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The opening credits of Fresh don't arrive until the 33-minute mark. That's appropriate because the first half-hour feels like a short film in its own right. It tells the story of a woman and man meeting, falling for each other, and prepping to take their first getaway as a couple. Thirty-three minutes in is precisely when the story shifts, shedding the romantic-comedy vibe it starts off with and clueing us in that something sinister is about to happen. Subversion of this sort is pervasive in the movie. In fact, it's the most admirable of many admirable qualities.

I'm not going to tell you anything that happens after the extended intro. Noa (Daisy Edgar-Jones) is a perpetually unlucky-in-love single woman. We first meet her on a blind date from hell, where the guy turns into a misogynist prick as soon as she refuses to kiss him goodnight. Soon after, she has an encounter with plastic surgeon Steve (Sebastian Stan) in a grocery store. They flirt, she gives him her number, they hook up, etc. Noa's best friend Mollie (Jojo T. Gibbs) thinks Steve sounds suspicious. He's got no Instagram account, after all! Noa nevertheless agrees to go on a weekend trip with her new boyfriend. First, though, they have to swing by his place, a large home out in the middle of nowhere.

What happens next is shocking, gross, and very, very bad for Noa. The twist may be off-putting for some viewers, but don't bail. Fresh is one of the most smartly-written horror films of the last decade, and what happens – while intentionally repellant – is handled with a flair for astute psychological details. You can already surmise that Steve is not a good guy. What he does and why he does it prove to be more substantive than we often see in horror, speaking to the idea of one's soul being susceptible to the corrupting influence of ego.

Noa, meanwhile, quickly comes to realize that she can't merely jump out a window. To escape, she'll need to read Steve like a book, figuring out a non-sexual way to seduce him and, consequently, make him vulnerable. Doing that forces her to go to uncomfortable places. Lauryn Kahn's superb screenplay gets those ideas across intelligently, mixing them with thrilling twists you don't anticipate.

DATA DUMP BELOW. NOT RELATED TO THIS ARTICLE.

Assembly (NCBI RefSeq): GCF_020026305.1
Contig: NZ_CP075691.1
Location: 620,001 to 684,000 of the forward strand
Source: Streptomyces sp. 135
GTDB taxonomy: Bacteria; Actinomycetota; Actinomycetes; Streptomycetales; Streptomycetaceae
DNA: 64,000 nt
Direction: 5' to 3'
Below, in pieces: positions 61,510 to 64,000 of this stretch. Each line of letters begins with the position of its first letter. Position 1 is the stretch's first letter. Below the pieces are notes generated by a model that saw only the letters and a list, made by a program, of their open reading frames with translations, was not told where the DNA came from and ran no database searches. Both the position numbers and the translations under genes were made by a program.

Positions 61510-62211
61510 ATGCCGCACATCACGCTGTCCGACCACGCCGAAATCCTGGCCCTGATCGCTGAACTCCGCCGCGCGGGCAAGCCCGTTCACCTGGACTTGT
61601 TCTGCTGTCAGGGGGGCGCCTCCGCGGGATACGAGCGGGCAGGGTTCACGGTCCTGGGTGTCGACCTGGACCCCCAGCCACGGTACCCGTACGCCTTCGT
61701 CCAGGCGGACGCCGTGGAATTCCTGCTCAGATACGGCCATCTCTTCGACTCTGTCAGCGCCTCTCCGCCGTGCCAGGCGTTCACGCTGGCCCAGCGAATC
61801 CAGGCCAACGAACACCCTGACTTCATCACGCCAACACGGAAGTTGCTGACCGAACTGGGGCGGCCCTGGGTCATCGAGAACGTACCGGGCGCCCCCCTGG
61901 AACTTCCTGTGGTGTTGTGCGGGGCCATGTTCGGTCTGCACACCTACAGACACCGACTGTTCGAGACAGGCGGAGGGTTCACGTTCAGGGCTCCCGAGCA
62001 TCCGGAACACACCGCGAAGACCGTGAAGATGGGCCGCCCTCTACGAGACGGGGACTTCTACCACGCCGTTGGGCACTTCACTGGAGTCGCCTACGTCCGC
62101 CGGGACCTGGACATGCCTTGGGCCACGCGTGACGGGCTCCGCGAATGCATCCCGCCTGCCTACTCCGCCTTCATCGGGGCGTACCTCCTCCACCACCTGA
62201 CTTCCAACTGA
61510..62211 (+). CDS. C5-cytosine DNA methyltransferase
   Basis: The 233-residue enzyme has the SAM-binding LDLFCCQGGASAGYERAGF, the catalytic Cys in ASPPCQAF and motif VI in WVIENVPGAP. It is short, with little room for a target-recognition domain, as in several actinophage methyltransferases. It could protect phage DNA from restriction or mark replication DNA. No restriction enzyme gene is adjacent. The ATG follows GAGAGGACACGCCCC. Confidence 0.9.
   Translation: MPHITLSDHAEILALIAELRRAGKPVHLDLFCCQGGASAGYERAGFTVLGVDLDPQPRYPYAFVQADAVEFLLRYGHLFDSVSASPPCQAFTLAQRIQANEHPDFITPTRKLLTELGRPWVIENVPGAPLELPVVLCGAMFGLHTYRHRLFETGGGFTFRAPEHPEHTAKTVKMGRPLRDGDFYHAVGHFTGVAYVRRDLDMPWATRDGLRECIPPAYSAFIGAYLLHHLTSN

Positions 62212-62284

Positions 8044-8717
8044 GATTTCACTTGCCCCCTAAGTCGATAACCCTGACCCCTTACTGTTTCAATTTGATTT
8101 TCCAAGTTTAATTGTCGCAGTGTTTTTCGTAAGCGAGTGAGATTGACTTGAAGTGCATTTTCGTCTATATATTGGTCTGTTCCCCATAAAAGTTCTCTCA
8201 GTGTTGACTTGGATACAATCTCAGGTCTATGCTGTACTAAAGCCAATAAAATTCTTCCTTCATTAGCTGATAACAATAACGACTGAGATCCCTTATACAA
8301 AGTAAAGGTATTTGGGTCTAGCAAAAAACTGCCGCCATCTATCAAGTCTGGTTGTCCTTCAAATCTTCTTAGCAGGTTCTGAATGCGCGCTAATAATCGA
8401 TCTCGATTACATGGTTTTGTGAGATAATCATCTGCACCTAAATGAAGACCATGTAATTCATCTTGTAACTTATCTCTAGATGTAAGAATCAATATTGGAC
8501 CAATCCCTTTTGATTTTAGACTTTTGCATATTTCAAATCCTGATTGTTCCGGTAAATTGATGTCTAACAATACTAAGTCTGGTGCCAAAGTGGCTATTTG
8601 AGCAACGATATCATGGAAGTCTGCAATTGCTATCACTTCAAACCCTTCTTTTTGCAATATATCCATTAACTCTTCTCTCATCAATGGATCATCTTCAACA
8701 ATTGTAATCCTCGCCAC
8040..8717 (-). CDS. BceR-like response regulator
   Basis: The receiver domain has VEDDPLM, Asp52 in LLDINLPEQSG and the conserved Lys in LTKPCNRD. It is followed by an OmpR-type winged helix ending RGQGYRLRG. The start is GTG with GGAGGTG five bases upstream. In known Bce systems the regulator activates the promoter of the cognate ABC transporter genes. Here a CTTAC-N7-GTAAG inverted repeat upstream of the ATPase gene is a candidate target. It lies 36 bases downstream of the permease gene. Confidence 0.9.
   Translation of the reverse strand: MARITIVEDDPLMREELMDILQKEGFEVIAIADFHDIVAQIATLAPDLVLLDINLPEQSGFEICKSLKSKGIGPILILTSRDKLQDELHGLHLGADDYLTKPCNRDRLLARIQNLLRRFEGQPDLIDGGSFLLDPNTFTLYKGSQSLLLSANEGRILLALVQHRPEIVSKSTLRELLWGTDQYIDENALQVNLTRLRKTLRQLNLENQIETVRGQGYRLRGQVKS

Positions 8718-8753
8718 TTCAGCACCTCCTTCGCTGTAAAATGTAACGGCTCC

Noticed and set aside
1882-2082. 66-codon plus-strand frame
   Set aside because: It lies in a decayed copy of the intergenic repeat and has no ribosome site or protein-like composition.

As well written as it is, Fresh requires pitch-perfect performances to fully succeed, and it's got them. Daisy Edgar-Jones exquisitely conveys how Noa sheds her timidity in the situation, channeling her fear into a desire to outsmart Steve at all costs. The actress never once overplays it, allowing us to develop a sincere rooting interest in what happens to the character. Sebastian Stan matches her beat-for-beat with a very different kind of role. He makes Steve unhinged, yet in a way that feels credible. Instead of a generic villain, the movie gives us one with more than a semblance of humanity – a fact that serves to make him even scarier.

Director Mimi Cave finds the right tone for the picture. Instead of making a grungy-looking horror flick like Saw, she shoots in often attractive interior locations and injects many scenes with an undertone of pitch black humor, just to help the admittedly gruesome events go down a little easier. You may remember the scene in American Psycho where Christian Bale (as Patrick Bates) cheerfully sings along to “Hip to Be Square” by Huey Lewis and the News as he prepares to slaughter a guy with an ax. Fresh is often played at that kind of slightly-elevated level. There's even a similar scene where Steve does something horrific while bopping to an old Peter Cetera song.

The story builds to a climax that made me do something I've rarely ever done during a horror movie – I involuntarily put my hand over my mouth and gasped. When Noa finally makes her move, it's quite a sight to see. Fresh earns its ultra-intense finale. With a carefully constructed plot and impeccable lead performances, this is a top-tier horror movie from start to finish. Your chills will get chills.

out of four

Fresh is rated R for strong and disturbing violent content, some bloody images, language throughout, some sexual content and brief graphic nudity. The running time is 1 hour and 56 minutes.